Employer’s right to costs of suit
Are employers entitled to costs of suit in employment discrimination cases?
On May 4, 2015, the California Supreme Court confronted the issue of the appropriate standard for an employer’s right to costs of suit in cases brought under the state’s employment discrimination law (Fair Employment and Housing Act). The court, in Williams v. Chino Valley Independent Fire Dist. (Cal. May 4, 2015) 2015 Cal. LEXIS 2485, concluded that employers may recover costs in such cases only when the employee brought or continued the case without an objective basis for believing it had potential merit.
The court in Williams reached this conclusion after resolving two questions. The first was whether the right to costs is covered by a law that applies to civil cases generally (Code of Civil Procedure section 1032), or by a provision in the Fair Employment and Housing Act. The former provides that prevailing parties are entitled to their costs. The latter, in contrast, gives the court discretion in awarding costs (and attorney fees) to a prevailing party. (Government Code section 12965(b).)
The state’s high court answered this first question by determining whether the Fair Employment and Housing Act provision is an express exception to the general costs law. The court reviewed several other laws, including the federal equivalent of the Fair Employment and Housing Act (Title VII), the federal Americans with Disabilities Act, and the federal Rehabilitation Act. It noted that Title VII and the Rehabilitation Act provide that courts have discretion to award attorney’s fees to prevailing parties, but are silent as to costs. But the Americans with Disabilities Act contains language that courts have such discretion with respect to attorney fees and costs.
The court in Williams turned next to lower state court decisions on the question of costs in Fair Employment and Housing Act cases. A Second District Court of Appeal decision (Cummings v. Benco Building Services (1992) 11 Cal. App. 4th 1383) concluded that courts have discretion when awarding attorney’s fees and costs. Numerous decisions followed adopting this position as to attorney’s fees. But with respect to costs, all published decisions declined to follow Cummings (Perez v. County of Santa Clara Cal. (2003) 111 Cal. App. 4th 671; Knight v. Hayward Unified School Dist. (2005) 132 Cal. App. 4th 121; Hatai v. Department of Transportation (2013) 214 Cal. App. 4th 1287).
Nevertheless, the state’s high court determined that the Fair Employment and Housing Act provision giving courts discretion as to attorney’s fees and costs is an express exception to the general costs law. It relied on the language in the provision, along with the Americans with Disabilities Act language, which is more similar to the Fair Employment and Housing Act as compared to Title VII or the Rehabilitation Act.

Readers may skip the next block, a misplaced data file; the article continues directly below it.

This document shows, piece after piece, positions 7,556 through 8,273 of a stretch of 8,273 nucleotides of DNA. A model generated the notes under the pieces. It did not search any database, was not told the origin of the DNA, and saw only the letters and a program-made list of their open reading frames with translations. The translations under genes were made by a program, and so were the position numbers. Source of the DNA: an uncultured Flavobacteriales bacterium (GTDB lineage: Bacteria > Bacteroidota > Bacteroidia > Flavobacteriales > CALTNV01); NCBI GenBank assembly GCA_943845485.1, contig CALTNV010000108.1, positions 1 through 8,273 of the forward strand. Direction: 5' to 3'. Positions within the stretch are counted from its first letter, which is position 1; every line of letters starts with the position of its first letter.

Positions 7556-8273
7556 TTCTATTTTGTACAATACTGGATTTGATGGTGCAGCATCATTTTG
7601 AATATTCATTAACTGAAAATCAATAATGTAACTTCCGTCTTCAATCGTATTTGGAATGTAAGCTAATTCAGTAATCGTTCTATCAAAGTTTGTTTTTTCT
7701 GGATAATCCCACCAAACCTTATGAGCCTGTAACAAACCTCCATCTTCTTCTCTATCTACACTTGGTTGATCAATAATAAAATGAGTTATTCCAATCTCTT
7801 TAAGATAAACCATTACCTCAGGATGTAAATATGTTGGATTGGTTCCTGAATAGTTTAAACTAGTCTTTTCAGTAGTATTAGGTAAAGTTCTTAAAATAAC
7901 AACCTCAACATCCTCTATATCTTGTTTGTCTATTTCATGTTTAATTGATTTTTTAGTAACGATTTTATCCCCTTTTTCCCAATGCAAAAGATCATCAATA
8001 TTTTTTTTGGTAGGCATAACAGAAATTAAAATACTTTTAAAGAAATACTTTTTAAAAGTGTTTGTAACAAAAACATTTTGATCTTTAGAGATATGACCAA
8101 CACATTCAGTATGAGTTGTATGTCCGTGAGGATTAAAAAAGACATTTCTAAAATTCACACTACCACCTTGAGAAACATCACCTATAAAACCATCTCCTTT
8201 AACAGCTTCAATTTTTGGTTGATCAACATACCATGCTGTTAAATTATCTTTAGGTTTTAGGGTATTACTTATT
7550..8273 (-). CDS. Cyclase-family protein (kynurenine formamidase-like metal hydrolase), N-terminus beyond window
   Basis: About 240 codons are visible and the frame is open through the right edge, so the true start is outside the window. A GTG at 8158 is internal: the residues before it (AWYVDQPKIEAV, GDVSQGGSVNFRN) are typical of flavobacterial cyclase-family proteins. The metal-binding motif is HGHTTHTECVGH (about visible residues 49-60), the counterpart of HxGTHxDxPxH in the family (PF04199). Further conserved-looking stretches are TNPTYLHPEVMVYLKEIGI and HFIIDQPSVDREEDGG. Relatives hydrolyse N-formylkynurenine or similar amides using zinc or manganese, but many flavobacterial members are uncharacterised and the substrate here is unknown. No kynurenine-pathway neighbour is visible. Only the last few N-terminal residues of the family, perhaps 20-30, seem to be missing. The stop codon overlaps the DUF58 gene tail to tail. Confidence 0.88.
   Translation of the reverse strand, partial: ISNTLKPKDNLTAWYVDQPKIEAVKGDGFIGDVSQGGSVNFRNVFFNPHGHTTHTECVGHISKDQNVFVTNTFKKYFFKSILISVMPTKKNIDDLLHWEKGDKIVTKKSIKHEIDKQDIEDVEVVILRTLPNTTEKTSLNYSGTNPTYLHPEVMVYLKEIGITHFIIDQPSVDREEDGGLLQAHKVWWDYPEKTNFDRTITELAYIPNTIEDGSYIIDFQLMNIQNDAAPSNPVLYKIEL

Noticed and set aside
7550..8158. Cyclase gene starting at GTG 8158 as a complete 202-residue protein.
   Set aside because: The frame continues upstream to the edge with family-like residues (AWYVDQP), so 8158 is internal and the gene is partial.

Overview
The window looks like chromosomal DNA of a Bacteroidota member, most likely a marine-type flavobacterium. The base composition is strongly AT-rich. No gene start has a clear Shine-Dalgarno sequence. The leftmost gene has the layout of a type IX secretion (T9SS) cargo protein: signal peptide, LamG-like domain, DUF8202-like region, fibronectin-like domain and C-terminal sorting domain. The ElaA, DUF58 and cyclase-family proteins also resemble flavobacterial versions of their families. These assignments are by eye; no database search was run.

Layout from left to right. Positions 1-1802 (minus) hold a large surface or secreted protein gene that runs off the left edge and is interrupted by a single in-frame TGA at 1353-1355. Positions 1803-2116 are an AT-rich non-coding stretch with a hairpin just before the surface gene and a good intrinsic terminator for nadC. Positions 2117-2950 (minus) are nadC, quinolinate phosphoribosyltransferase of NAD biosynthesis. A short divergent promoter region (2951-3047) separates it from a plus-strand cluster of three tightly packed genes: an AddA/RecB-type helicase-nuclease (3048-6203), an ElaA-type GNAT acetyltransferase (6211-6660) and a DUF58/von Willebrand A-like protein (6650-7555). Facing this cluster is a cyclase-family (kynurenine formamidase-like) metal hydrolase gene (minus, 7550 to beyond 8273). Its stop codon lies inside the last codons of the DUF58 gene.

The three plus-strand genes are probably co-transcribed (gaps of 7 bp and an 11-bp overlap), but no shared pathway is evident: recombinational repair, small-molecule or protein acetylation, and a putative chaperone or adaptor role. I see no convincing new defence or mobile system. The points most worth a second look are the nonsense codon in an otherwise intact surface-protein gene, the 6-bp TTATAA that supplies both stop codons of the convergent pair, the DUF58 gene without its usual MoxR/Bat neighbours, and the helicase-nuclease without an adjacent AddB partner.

The second question was whether the language authorizing court discretion for awarding costs applies equally or “asymmetrically” to employees and employers. The Fair Employment and Housing Act provision does not distinguish between employees and employers. But the court in Williams also looked to the legislative history of the Act to answer the question.
A bill concerning a predecessor law to the Fair Employment and Housing Act would have allowed awards of costs and attorney’s fees to prevailing employees only. A committee considering the bill was informed that federal law (Title VII) allowed awards to prevailing employers as well, but only where the cases were frivolous. The Legislature amended the bill to allow awards to prevailing parties. Before the bill became law, the U.S. Supreme Court decided that awards of attorney’s fees in Title VII cases to employers were available only when the cases were frivolous, unreasonable, or groundless. (Christiansburg Garment Co. v. EEOC (1978) 434 U.S. 412.) The state’s high court concluded that the Legislature intended that the court discretion be applied in the same manner as announced in the U.S. Supreme Court decision. At the same time, the Legislature also intended that this discretion apply not only to attorney’s fees, but to costs as well, given the express inclusion of both in the provision.
The court in Williams determined that such asymmetrical application of court discretion is consistent with the policy behind the Fair Employment and Housing Act. The policy is to encourage people harmed by discrimination to seek relief in the courts. While attorney’s fees can be substantially more than costs, the latter can sometimes be significant. Awards of costs for tens of thousands of dollars would discourage employees with meritorious cases to file cases given that many of these employees have experienced some period of unemployment.
The California Supreme Court decided that a prevailing employee should ordinarily receive her costs and attorney’s fees unless special circumstances would make the award unjust; and that a prevailing employer should not be awarded fees and costs unless the court finds the action was objectively without foundation when brought, or the employee continued to pursue the case after it clearly became so. This decision will undoubtedly change how employees and employers weigh their respective risks in employment discrimination cases.